Then again: Ostensibly, if you’ve paid your hard-earned money to attend an Amy Schumer show, it seems reasonable that you would have some sense of what Amy Schumer is all about. Recent episodes of Inside Amy Schumer have, again, tackled gun safety, abortion, rape culture, and many other topics that are, whatever else they might be, intensely partisan. But it’s not just Schumer’s jokes that have been political; it’s Amy Schumer, the person. Schumer has long used her celebrity to advance “political” causes. She has lobbied Congress alongside her distant cousin, Chuck Schumer. With her comedy, it’s almost impossible to distinguish where the political ends and the personal begins.
Schumer is not at all unique in that. Indeed, it’s hard to think of any popular comedy of the moment that is apolitical, or even simply non-partisan, in the way Schumer’s Tampa detractors seem to have hoped for. Whether it’s Louis C.K. or Sarah Silverman or Whitney Cummings or Key & Peele or Poehler & Fey or Patton Oswalt or Sam Bee or Leslie Jones or Ali Wong or Trevor Noah or John Oliver or any of the other comics who are ascendant at the moment, their work is almost uniformly political. That is what makes it relevant, and urgent, and worth talking about. Comedy now is operating in the tradition established by George Carlin and Joan Rivers and Richard Pryor and other greats—performers who understood comedy’s great capacity not just to make us laugh, but to make us think. And re-think. And act. The kind of apolitical comedy that Schumer’s walk-outs seem to long for may have last been realized by Gallagher; he achieved that by largely eschewing words in favor of the cathartic smashing of watermelons.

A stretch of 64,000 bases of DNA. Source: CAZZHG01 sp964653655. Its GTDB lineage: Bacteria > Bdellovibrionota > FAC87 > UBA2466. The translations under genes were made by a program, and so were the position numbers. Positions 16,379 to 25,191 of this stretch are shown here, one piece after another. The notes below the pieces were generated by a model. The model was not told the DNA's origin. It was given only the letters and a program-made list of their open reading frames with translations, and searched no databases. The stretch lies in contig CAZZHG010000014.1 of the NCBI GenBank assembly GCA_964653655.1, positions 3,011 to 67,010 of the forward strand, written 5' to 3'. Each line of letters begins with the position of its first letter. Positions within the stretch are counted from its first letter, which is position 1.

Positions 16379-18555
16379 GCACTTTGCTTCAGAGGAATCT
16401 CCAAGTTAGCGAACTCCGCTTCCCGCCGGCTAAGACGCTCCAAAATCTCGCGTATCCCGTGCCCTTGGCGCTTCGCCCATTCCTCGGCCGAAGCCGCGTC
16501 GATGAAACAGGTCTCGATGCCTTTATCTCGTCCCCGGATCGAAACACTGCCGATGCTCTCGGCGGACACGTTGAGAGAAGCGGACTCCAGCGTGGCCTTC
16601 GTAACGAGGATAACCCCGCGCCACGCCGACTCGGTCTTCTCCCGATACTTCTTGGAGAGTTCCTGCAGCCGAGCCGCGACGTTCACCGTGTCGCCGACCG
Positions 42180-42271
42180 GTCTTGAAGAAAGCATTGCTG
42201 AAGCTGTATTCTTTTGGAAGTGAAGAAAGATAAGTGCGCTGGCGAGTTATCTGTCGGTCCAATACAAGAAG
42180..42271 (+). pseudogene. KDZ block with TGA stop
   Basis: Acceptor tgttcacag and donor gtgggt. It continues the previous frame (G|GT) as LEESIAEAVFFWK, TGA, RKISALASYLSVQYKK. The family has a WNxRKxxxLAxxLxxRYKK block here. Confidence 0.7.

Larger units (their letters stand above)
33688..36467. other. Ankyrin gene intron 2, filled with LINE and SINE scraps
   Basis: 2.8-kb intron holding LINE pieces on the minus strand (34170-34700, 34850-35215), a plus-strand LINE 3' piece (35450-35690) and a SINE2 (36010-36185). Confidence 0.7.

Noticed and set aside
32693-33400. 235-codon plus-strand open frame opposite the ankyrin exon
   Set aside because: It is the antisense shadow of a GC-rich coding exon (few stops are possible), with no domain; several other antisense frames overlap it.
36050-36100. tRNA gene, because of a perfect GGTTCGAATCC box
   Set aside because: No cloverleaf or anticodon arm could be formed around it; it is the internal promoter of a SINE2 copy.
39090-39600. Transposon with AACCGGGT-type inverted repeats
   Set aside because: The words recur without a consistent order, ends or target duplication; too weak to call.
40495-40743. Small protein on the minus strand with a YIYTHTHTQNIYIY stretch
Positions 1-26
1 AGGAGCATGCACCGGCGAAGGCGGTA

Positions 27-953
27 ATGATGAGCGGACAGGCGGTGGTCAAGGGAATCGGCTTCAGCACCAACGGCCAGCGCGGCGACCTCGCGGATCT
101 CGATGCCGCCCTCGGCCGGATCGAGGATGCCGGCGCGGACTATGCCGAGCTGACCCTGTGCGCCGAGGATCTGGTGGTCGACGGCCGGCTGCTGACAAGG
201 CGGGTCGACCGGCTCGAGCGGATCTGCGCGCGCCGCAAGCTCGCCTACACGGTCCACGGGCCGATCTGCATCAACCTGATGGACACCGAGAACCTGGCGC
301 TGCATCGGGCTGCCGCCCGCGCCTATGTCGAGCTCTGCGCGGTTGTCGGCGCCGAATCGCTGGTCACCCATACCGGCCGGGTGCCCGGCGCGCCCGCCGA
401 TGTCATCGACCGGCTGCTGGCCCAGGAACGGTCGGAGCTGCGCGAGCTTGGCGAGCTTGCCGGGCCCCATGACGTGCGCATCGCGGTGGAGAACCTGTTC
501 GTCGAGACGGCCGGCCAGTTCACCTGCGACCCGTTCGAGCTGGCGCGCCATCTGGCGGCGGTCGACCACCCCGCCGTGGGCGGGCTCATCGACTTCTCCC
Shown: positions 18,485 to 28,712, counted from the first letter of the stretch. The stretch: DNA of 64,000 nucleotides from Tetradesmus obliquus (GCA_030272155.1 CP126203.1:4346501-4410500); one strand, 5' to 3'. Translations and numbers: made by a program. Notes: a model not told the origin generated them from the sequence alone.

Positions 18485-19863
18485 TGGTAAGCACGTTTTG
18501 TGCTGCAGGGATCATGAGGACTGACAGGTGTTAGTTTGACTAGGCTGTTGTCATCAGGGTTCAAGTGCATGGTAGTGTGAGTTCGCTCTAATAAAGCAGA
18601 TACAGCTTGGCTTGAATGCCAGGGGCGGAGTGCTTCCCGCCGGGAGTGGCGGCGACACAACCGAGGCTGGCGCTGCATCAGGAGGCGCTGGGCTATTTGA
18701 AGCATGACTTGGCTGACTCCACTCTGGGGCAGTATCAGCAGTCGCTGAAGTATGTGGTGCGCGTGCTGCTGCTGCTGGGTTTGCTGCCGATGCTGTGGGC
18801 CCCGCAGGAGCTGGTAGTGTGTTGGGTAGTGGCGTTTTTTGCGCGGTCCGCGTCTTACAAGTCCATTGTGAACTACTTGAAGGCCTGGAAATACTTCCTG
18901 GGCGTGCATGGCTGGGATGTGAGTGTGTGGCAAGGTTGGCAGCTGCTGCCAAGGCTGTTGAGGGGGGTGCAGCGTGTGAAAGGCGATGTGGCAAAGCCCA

Gallagher got name-checked, fittingly, during Schumer’s Sunday set: “The first four rows, you are going to see my entire vagina,” she said of her miniskirt. “It’s like a Gallagher show.” But then, just as fittingly, he got dismissed in favor of jokes that recognized that some moments—when so many things are at stake—call for more than mallets. Schumer’s set, ultimately, did what most comedy will, nowadays: It grappled with the tangled connection between the body politic and the individual body. It acknowledged that the personal and the political cannot be neatly separated from each other.
Which is also to say that it recognized what the founders assumed to be true: Politics isn’t, and has never been, just about government. Americans tend to talk about “politics” as if it were its own taxonomic category; the truth, though, is that politics infuses the personal and the cultural and the everyday and the intimate. That is why Beyoncé urges us to “get in Formation”; it’s why celebrities so often get into retail politics; it’s also why nobody should be surprised when Amy Schumer gets up onstage and uses her own platform to make a political point. Donald Trump’s accumulated statements, whether they insult Mexicans or Muslims or African-Americans or the disabled or the female or the human, are repugnant not just because they seem to suggest a desire for despotism, but because they use the intimacies of politics against themselves. They assume that politics is about bodies, but also that some bodies owe more than others do. Schumer was simply acknowledging all that—using not a speech or a statement or some other, more traditional method of “political” discourse, but one that is now just as powerful: comedy.